Early one recent Sunday, a few hours before worship, a young man in a heavy camouflage coat and pants sat alone in the fellowship hall at Triune Mercy Center in Greenville, South Carolina. It wasn’t his first time at the church, but he hadn’t been there enough to know anyone well.
Before long, a passing staff member stopped to give him a new pair of winter gloves and asked whether he could stick around to help clean up after the noon meal. And after worship and lunch, there he was, waiting quietly off to the side, ready to help as soon as the last diners finished eating.
This is how Triune ministers, at once serving people and drawing them into the fold. In time, the newcomer may be like fellow worshippers Robert Shell and Charles K. “Hillbilly” Hester Jr. Like them, he may come to see Triune as family. But on that Sunday, he was like so many people who are homeless and find their way to the church.
He was alone.
It’s an inescapable part of being homeless, said the Rev. Deb Richardson-Moore.
“If there’s a common denominator, that’s it -- loss of every relationship,” she said.
This is her 11th year as pastor at Triune, a nondenominational church near downtown Greenville, where the homeless, the affluent and those in between worship and serve together.
An independent nonprofit housed in a former United Methodist church building, Triune is known for the network of services it offers the poor. But its heartbeat is relationship: with Jesus, with pastors and staff, with other parishioners and with volunteers from the community.
Whatever choices or struggles lead people into homelessness, they won’t be alone at Triune. Here, lawyers sit beside addicts, the rich beside the destitute. About a quarter of the congregation are people who are homeless, another quarter are working poor, and half are middle and upper class. They sing together, pray together and walk out talking together.
In the season of Advent and Christmas, Triune is a vivid example of “incarnational ministry,” a hint of what Immanuel -- “God with us” -- might look like.
But it hasn’t always been that way.
‘The worst year of my life’
Richardson-Moore came to the church straight out of seminary. A Greenville native, she was a reporter for The Greenville News for 27 years before sensing a call to the ministry. In her first months as a pastor, she questioned that call daily -- sometimes hourly.
“It was so awful,” she said. “It was the worst year of my life.”
What does "incarnational ministry" mean to you?
Incarnational ministry, she discovered, is messy stuff. She didn’t understand the people, and they were suspicious of her. She spent most of her time responding to an endless stream of strangers who were looking for food or clothes. She was spat on and lied to. In her 2012 memoir, “The Weight of Mercy: A Novice Pastor on the City Streets,” she wrote about being devastated by fights and disorganization and the presence and even sale of drugs at the church.
“For a long time, there wasn’t a lot of joy here,” Richardson-Moore said. “But there is now.”
The change came so gradually that it took her a while to realize she was no longer looking for an escape. Today, Triune draws not only people who are homeless but also lawyers, businesspeople and artists who come because they want to be part of what is happening there.
“They see the gospel being lived out,” Richardson-Moore said. “You just can’t get around it -- Jesus told us to serve the poor.”
Where is the gospel most vividly lived out in your church?
James H. “Chip” Price III, a Greenville lawyer, first came as a volunteer offering free legal advice. Then he became a mentor in one of Triune’s support circles. And now he’s a church member, worshipping on Sundays alongside the people he serves during the week.
Before he set foot inside, he’d known Triune only as “the homeless church.”
“But it’s so much more than that,” Price said. “It is an active, vibrant church with an active congregation.”
Triune Mercy Center is first a place of worship, Richardson-Moore said. And on Sunday mornings in the sanctuary, that’s what it feels like, stained-glass windows, choir robes, sermon and all.
A thriving hub of ministries
The rest of the week, it’s a thriving hub of ministries, with many of the same people from the Sunday services side by side again -- some serving, some being served. The church offers four hot meals a week and provides job counseling, housing assistance and more. Homeless parishioners can do laundry, get legal advice or have a dental or eye exam. They can see a nurse, pick up groceries or have their bikes fixed.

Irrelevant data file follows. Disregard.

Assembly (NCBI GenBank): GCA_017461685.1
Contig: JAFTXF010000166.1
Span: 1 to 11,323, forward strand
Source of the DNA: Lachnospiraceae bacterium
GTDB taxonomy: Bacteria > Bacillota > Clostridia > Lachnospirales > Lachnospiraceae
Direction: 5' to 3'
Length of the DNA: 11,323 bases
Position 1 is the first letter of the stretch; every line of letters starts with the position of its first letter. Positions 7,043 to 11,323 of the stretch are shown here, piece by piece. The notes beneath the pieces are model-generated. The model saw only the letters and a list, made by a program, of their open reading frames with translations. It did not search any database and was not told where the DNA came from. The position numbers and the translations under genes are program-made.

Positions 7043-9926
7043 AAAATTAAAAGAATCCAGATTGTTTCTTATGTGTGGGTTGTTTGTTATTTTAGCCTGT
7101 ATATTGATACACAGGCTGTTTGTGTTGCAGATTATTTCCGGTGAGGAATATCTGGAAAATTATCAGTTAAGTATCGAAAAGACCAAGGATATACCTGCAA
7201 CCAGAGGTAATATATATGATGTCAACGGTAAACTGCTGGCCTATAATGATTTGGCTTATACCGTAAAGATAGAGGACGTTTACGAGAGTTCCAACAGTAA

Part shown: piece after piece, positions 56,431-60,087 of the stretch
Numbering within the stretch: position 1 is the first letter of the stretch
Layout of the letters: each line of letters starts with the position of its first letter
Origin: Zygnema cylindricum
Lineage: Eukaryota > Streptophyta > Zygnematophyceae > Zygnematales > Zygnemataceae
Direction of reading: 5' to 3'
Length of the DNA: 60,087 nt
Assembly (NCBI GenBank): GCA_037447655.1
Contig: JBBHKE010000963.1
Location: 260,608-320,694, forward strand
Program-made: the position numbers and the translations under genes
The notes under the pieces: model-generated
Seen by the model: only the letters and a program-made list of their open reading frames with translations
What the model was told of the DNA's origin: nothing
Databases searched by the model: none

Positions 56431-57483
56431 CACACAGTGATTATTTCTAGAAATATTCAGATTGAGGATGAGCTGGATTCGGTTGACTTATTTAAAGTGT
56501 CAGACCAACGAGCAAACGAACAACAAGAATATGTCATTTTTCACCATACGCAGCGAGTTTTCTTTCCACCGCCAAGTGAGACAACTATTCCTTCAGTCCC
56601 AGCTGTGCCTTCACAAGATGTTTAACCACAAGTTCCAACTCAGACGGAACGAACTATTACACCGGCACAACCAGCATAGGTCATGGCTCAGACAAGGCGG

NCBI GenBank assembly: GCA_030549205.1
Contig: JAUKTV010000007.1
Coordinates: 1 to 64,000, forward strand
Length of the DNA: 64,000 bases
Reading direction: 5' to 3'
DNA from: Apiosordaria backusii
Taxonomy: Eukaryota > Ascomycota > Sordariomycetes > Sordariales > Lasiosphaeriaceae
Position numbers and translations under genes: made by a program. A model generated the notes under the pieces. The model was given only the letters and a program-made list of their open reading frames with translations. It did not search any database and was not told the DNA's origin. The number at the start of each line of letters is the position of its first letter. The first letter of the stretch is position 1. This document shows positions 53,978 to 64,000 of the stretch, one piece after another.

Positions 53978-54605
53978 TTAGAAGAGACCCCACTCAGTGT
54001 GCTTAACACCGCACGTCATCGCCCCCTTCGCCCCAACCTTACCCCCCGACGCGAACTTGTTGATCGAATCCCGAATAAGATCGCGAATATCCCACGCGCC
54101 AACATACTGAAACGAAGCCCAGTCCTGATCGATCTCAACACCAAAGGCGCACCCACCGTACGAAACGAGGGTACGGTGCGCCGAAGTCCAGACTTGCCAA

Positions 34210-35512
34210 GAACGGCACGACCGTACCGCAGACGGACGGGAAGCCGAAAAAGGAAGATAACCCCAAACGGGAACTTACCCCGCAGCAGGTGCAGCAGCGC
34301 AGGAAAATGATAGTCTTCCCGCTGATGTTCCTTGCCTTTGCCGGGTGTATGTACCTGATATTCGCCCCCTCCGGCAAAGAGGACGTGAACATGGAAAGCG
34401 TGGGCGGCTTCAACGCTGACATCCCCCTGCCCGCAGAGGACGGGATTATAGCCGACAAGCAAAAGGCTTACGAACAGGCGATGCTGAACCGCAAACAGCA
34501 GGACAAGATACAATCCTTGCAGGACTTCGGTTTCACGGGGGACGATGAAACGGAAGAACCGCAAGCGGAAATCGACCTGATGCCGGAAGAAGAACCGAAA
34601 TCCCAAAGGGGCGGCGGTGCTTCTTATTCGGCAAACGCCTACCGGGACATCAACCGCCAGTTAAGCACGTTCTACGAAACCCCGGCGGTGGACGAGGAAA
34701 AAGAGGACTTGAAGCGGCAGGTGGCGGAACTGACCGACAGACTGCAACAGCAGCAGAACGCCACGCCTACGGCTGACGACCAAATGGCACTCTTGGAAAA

But those are just a beginning, not an end. Richardson-Moore wants to get to hearts. She and others work to identify the problems that bring desperate people to Triune. Often, they find addiction; other times, mental illness. Solutions depend first on a willingness to change. And they require an environment of trusting relationships, built over time.
That’s the kind of connection Charles Hester has with Richardson-Moore and Karen Eller, the associate pastor at Triune. He said the two women rescued him.
“I’ve got some powerful ladies in this church that prayed over me,” Hester told his Sunday school class recently. “I know how powerful prayer can be.”
He’s been coming to Triune for two years. In that time, he’s been in and out of housing, including stints in Greenville’s infamous “Tent City” -- a homeless encampment the city shut down last year -- and has struggled on and off with alcohol. He quit drinking again about three months ago and now lives at the Greenville Rescue Mission.
A fixture in Triune’s art room, Hester now focuses on painting, and hopes to sell enough pieces to pay his bills. He does landscapes and portraits, subjects from real life and from his head -- like a new piece with Jesus wrapping his arms around an addict, bottles and paraphernalia scattered on the ground.
Not long ago, he sold three paintings in a week. Pulling out a flip phone, he clicked through the pictures to find his portrait of Chip Price.
“My lawyer,” Hester said, as the image -- a remarkable likeness -- appeared on the screen.
Hester has high praise for the church and its pastor.
“She honestly cares about homeless people,” he said.
A lost family member
Robert Shell was among those ranks until three years ago, when he got into his own house with Triune’s help. Every Tuesday, he cleans it right down to the baseboards. He loves the place. And he loves the church, where he’s formed relationships not just with staff but also with parishioners and volunteers.
Shell and Carey Lee Hudson, a local painter, met in the art room, where Hudson has been volunteering for a little more than a year. In conversation, they discovered that years ago Shell’s grandfather worked for Hudson’s husband’s grandfather in a Greenville tire store.
For both, it was like finding a lost family member. Now Hudson’s four children call Shell “Uncle Robert,” and he talks about cheering for “my nephew” at her son’s football games. Last month, Hudson invited Shell to her house the day after Thanksgiving to help eat leftovers.
Before coming to Triune, Hudson used to work her way through a popular Bible study every year. In recent years, though, it had started to feel stale.
“This is where I have come to experience God, instead of reading about it in a book,” she said.